|President George Q. Cannon, seated center, George C. Wood, my Great-Great-Grandfather behind |
Pres. Cannon over right shoulder next to prison guard James A. Doyle in civilian dress.
Utah Territorial Prison, November 1888.
Sunday, February 20, 2011
In Prison for Polygamy
I've been working on a family history project with a cousin to transcribe the prison diary of our 2nd-Great-Grandfather, George C. Wood. (My confession, unlikely to lead me to prison, is that I'm way behind on my part of the task. But as I haven't heard from my cousin for some time, she must be too. I'll get on it.)
It is an absolutely amazing story that is difficult to fathom. George C. Wood needs to have a book written about him which I may get to someday if I can get organized besides figuring how to get it past the family censors. It isn't really that scandalous - at least not by Utah family history standards.
As appears apparent from the photo, Grandpa Wood was imprisoned for "unlawful cohabitation" otherwise known as plural marriage or polygamy. The facts are as follows. He was born in 1854. In 1879, he married Adelaide Ridges (whose father built the Tabernacle Organ). They had three daughters, the oldest, Addie May, born 1880, was my Great Grandmother. In 1886, George C. married Juliaett Howard, born 1870 (you can do the math). Juliaett and my Great Grandmother were good friends. On April 1, 1886 he was arrested, eventually convicted, and was in the Utah Territorial Prison until pardoned by President Benjamin Harrison, November 2, 1890! Family tradition has it that he served the second longest sentence for "unlawful cohabitation." After the pardon, he returned home to his two wives and had several more children by both. He died in 1923, "survived by his two widows" as noted in his obituary.
The purpose of this posting is not to discuss plural marriage - maybe at a later time. But I note that while perhaps not in compliance with at least the spirit of his Presidential pardon, Grandpa Wood was in technical compliance with the Manifesto declaring an end to the "contracting" of plural marriages. It obviously took some time for the people and the church to fully end the practice of polygamy. I don't think even President Harrison would want to see families abandoned by their fathers. Some, of course, never ended it and they were eventually excommunicated from the LDS Church for violation of Church policy and the laws of the land. For Grandpa Wood's part, he did not enter into any additional marriages and provided a good life for his two, large families as he continued faithful to his two wives. He served in the church and was well-respected in the community.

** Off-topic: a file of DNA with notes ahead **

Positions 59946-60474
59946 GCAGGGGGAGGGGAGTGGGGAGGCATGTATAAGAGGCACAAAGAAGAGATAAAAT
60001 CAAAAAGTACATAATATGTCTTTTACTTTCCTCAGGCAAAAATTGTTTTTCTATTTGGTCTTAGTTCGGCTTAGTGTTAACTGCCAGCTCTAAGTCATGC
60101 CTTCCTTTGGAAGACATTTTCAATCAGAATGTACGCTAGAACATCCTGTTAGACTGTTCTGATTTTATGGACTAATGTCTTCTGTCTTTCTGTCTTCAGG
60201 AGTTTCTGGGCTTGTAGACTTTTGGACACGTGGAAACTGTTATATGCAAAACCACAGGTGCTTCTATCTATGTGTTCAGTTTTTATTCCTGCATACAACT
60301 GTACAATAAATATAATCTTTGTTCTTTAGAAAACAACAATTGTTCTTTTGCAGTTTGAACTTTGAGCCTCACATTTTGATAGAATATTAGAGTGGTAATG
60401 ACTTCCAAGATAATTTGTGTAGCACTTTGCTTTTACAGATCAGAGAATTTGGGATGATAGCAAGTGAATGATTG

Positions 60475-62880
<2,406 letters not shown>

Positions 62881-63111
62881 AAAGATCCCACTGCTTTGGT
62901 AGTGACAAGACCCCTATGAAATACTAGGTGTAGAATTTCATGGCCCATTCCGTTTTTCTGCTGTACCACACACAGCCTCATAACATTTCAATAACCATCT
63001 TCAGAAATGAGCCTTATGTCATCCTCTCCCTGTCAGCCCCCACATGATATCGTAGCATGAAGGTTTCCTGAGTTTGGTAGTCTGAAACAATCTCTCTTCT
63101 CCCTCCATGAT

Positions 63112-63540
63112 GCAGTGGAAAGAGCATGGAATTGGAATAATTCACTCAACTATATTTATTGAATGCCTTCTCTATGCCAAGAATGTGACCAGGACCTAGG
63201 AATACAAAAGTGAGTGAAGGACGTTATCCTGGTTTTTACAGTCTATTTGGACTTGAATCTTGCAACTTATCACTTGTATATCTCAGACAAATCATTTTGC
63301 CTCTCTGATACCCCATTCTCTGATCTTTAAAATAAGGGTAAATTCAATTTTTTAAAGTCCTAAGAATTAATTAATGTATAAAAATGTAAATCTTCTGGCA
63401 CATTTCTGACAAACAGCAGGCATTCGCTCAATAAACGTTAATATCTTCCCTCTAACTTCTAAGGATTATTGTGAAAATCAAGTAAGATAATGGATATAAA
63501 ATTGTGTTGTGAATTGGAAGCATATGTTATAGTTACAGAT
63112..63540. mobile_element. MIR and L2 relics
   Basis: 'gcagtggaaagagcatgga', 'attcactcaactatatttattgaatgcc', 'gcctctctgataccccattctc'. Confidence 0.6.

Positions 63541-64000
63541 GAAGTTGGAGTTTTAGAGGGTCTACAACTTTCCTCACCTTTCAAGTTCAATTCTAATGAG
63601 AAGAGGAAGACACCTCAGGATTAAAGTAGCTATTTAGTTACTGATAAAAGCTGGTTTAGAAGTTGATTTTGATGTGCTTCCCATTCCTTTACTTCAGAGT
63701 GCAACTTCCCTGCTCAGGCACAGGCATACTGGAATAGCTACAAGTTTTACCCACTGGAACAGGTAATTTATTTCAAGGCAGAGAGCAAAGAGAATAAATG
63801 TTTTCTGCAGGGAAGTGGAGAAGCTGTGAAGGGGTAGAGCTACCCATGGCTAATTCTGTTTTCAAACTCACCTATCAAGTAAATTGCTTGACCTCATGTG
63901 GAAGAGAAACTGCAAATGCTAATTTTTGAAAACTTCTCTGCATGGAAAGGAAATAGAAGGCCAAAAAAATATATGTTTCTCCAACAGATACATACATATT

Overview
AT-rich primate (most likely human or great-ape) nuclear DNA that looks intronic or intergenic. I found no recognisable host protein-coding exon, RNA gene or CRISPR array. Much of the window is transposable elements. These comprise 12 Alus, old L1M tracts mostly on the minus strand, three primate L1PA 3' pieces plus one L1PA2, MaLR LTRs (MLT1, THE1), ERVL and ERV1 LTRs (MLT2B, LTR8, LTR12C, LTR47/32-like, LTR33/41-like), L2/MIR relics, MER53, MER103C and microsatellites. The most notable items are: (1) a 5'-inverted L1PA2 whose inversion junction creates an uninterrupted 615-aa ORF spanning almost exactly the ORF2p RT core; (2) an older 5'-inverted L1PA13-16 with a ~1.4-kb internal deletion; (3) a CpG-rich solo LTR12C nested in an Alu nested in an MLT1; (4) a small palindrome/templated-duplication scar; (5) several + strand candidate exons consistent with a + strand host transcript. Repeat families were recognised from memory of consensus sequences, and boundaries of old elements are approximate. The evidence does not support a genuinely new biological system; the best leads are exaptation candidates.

The purpose of this posting is that in reading Grandpa Wood's prison diary, it is surprising only in its normality. Polygamy is hardly mentioned. That's not what his life was about. He wrote about the reading he was doing, musical performances, lecture presentations, the living conditions, the guest preachers (whom he generally had fun with), and how much he missed his family and wet his pillow with tears every night in prayer for their safe keeping. The most striking of all is that here he was in a federal penitentiary convicted of a federal crime for his religious practices and he frequently mentioned his patriotic love for the United States and his belief in the inspired Constitution. He was not vindicated in his hope that his religious practices would be protected under the First Amendment. In fact, the U.S. Supreme Court had ruled several years before that the Congressional bans on bigamy or polygamy (directed specifically at Utah Territory), were constitutional and not in violation with the First Amendment. See, Reynolds v. United States, 98 U.S. 145 (1878). And the Church eventually accepted that ruling as the will of the Lord.
The Saints have never won their battles with government (unless you count their overwhelming presence in Utah State government from the extremely conservative side of the culture due to the caucus and convention system of the Utah Republican party easily manipulated by motivated partisans - but we're working on that). And I'm still trying to understand this strange disconnect between belief in an inspired Constitution and the failure of that Constitution to protect people holding that belief in their other religious practices. Don't get me wrong, most modern Mormons are quite relieved that both Church policy and the laws of the land prohibit polygamy. But it can't possibly be right that Grandpa Wood deserved those three years in the penitentiary. And while not totally without some fault due to horrible misunderstandings, his people certainly did not deserve what happened in Missouri.
For my part, I can't rationally resolve all the contradictions in my own soul, much less the complexities of civil and religious society. I remain firmly committed by choice and exercise of Faith to the gospel of Jesus Christ and his church here on earth. Because of my federal employment, I also have sworn an oath to defend the Constitution of the United States. I will continue to do my best in both regards because with the cloudy image I see through the dark glass, all I have left to fall back on are Faith, Hope, and Charity. And the greatest of these is the Lord's Charity.
March 26, 2012
For more blog posts on George C. Wood's experiences in the pen, see the links: